Rocky road to academic excellence
It seems 2019 was not the best year for the education system as Thai students still performed below the international average. Meanwhile, The Education Ministry's plan to merge small-sized schools with fewer than 40 students into larger ones sparked protests. Another issue was the school lunch scandal which sparked outrage when several schools nationwide served substandard lunch meals. On the bright side, the Education Ministry announced plans to introduce a bilingual education programme in about 2,000 public schools in the next academic year.
Despite the threat of ultra-fine PM2.5 dust particles, students dutifully show up for the Ordinary National Educational Test (O-Net) exams in Bangkok's Sai Mai district early this year. Apichit Jinakul
Poor grades for Thai students in Pisa tests
1. The results of the international 2018 Programme for International Student Assessment (Pisa) examinations organised by the OECD has shown that Thai students are still performing below the international average in three core subjects.
According to the evaluations, Thai students underperformed in reading, mathematics and science compared to most countries participating in the evaluation.
The Pisa tests evaluate education systems worldwide by measuring basic skills and knowledge among 15-year-old pupils and their readiness for adult life.
About 600,000 pupils from 79 countries, including 37 OECD nations, completed the latest test, which focused primarily on reading ability.
Since Thailand started taking part in the OECD's Pisa test in 2000, Thai students' scores have never met the international average.
In the 2018 assessment results released in December 2019, Thai pupils scored 393 points in reading, below the OECD average of 487. In sciences, students scored 426 points, worse than the international average of 489 and in mathematics, Thais scored 419 points, again below the OECD average of 489.
In comparison to the previous test in 2015, the reading score of Thai students dropped by 16 points, while the sciences score increased 4 points and the mathematics score rose by 3 points.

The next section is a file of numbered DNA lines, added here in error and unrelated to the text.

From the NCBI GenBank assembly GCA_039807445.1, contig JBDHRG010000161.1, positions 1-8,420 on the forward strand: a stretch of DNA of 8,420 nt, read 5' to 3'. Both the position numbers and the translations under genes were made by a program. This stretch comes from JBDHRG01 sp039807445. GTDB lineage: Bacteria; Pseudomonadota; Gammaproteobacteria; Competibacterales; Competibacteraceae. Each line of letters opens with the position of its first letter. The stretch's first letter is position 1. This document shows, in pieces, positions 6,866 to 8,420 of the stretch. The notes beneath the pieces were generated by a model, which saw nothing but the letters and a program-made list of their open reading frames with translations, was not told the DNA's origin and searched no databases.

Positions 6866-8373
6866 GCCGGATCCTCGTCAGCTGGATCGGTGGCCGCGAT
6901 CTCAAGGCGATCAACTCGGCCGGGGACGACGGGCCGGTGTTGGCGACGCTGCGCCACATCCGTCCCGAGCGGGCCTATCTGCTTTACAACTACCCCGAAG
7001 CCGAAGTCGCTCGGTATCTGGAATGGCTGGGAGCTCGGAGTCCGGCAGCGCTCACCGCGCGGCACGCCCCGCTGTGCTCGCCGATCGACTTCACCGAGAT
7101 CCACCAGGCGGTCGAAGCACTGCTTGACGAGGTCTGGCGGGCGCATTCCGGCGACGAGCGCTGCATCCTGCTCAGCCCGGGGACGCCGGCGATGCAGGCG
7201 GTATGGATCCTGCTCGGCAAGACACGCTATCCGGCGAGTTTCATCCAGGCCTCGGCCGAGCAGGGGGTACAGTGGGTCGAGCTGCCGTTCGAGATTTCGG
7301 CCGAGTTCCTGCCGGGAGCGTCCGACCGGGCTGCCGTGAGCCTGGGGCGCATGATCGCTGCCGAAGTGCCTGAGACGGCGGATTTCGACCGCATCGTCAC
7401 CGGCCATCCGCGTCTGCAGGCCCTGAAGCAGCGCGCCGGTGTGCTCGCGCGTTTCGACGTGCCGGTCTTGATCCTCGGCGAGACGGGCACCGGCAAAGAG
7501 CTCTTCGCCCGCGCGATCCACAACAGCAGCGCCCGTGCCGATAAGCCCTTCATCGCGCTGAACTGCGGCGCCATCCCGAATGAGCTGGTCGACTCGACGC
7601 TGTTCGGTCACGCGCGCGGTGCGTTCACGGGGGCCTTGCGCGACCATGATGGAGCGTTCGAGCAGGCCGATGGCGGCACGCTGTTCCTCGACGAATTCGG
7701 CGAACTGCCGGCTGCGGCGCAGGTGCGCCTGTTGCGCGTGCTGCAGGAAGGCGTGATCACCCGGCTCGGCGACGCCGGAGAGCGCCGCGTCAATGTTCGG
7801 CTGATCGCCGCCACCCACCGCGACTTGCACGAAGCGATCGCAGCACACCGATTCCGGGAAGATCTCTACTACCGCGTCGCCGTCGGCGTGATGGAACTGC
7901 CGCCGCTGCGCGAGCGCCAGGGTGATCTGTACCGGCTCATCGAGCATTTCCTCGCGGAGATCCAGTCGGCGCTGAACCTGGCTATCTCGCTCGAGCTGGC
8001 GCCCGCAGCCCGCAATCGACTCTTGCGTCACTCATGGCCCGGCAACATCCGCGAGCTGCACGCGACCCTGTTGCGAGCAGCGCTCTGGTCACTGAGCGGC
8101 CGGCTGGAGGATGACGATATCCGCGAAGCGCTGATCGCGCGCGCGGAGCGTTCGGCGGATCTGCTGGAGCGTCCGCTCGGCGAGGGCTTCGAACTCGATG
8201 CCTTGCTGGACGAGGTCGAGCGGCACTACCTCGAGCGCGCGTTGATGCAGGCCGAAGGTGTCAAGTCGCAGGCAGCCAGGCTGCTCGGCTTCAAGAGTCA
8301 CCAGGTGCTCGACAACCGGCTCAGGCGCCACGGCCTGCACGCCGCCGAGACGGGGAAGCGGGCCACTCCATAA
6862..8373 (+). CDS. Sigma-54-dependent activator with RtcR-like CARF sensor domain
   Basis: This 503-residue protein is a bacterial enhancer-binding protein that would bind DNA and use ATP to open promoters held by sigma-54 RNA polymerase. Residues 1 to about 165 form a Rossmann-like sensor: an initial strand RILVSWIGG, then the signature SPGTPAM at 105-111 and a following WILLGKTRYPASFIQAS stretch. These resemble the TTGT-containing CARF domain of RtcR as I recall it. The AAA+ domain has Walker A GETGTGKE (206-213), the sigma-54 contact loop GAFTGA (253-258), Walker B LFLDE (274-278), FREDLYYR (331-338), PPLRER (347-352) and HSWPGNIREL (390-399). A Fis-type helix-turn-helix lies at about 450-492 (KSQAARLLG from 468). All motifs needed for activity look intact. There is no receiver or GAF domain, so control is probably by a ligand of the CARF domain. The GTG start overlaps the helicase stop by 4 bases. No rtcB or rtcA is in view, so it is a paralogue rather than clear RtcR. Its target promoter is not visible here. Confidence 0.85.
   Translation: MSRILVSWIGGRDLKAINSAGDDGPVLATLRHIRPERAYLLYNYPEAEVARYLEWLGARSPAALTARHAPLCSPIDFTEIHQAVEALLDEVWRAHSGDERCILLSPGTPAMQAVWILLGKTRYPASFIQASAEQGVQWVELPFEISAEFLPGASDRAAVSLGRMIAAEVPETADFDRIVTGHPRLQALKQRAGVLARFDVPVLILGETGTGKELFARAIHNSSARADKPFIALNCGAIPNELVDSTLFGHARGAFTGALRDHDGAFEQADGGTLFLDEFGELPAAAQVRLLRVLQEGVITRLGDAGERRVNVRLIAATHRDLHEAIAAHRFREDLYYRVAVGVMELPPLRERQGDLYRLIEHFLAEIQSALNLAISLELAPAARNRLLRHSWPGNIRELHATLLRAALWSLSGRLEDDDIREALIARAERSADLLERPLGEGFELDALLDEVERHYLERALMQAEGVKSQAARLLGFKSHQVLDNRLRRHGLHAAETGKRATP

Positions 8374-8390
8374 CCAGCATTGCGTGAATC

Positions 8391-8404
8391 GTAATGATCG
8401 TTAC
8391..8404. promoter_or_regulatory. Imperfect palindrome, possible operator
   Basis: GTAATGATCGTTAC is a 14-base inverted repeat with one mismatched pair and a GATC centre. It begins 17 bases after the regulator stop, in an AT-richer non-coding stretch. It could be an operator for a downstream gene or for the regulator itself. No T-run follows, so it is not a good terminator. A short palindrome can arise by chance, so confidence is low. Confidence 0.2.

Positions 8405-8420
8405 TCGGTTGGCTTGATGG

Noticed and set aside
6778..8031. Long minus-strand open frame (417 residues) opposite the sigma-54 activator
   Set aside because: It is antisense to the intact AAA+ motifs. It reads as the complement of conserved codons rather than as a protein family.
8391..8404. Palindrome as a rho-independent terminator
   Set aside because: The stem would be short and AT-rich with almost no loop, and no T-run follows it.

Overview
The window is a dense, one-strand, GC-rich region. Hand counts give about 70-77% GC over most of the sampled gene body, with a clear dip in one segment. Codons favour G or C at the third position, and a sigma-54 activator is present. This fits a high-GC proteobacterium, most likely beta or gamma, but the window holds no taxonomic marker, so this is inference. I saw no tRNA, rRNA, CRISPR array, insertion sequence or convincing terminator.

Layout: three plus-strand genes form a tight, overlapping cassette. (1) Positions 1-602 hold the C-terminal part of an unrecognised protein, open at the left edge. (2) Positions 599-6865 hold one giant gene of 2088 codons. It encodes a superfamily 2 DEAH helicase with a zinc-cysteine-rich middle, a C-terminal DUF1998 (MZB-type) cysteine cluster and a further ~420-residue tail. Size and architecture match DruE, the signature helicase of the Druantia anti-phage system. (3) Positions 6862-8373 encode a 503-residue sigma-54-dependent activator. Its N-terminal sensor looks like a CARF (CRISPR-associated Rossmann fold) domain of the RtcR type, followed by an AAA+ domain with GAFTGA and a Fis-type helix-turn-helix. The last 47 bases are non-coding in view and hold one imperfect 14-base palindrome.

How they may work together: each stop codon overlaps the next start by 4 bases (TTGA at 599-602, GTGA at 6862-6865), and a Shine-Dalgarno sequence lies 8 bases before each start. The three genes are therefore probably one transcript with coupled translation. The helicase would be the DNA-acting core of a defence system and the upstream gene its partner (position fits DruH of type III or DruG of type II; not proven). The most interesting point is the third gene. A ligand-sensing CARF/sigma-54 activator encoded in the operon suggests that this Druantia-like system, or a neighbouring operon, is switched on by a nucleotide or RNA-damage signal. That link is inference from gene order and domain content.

Many educators said it is worrying to see a significant drop in pupils' reading scores given that reading is a basic skill and capacity that can help students understand, use and reflect on written texts to achieve learning goals and develop knowledge and analytical skills.
However, Education Minister Nataphol Teepsuwan, responding to the results of the Pisa tests, said he is proud of small improvements in the scores in sciences and mathematics.
This reflects the Education Ministry's success in sciences and mathematics development over the past several years, he said.
Also, some education officials came out to defend the quality of Thai education, saying that scores of students from famous schools -- which give high priority to sciences and mathematics -- and from university demonstration schools are on par with or better than that of countries ranked top in the tests.
The Office of the Basic Education Commission, meanwhile, has vowed to strengthen students' reading skills, saying critical and analytical reading would be promoted more among Thai students.
Young children at a community learning centre in Khannayao district. Tawatchai Kemgumnerd
Thai English skills dip for third year
2. Thailand's English proficiency has fallen for the third year in a row, according to the annual English Proficiency Index conducted by the global education company EF Education First.
The report showed Thailand dropped to 74th out of 100 countries with a score of 47.62, which is considered "very low" proficiency.
In 2018, Thailand ranked 64th out of 88 countries studied in the report with a score of 48.54, while in 2017 it ranked 53rd out of 80 countries with a score of 49.7.
Thailand has the third-lowest score in Southeast Asia, behind Indonesia and ahead of Myanmar and Cambodia, and ranked 17th out of 25 countries in Asia.
By region, central and northern Thailand had slightly higher English proficiency than the Northeast and the South. Bangkok has the highest level of English proficiency in Thailand, followed by Nonthaburi province, Chiang Mai, Chon Buri and Khon Kaen.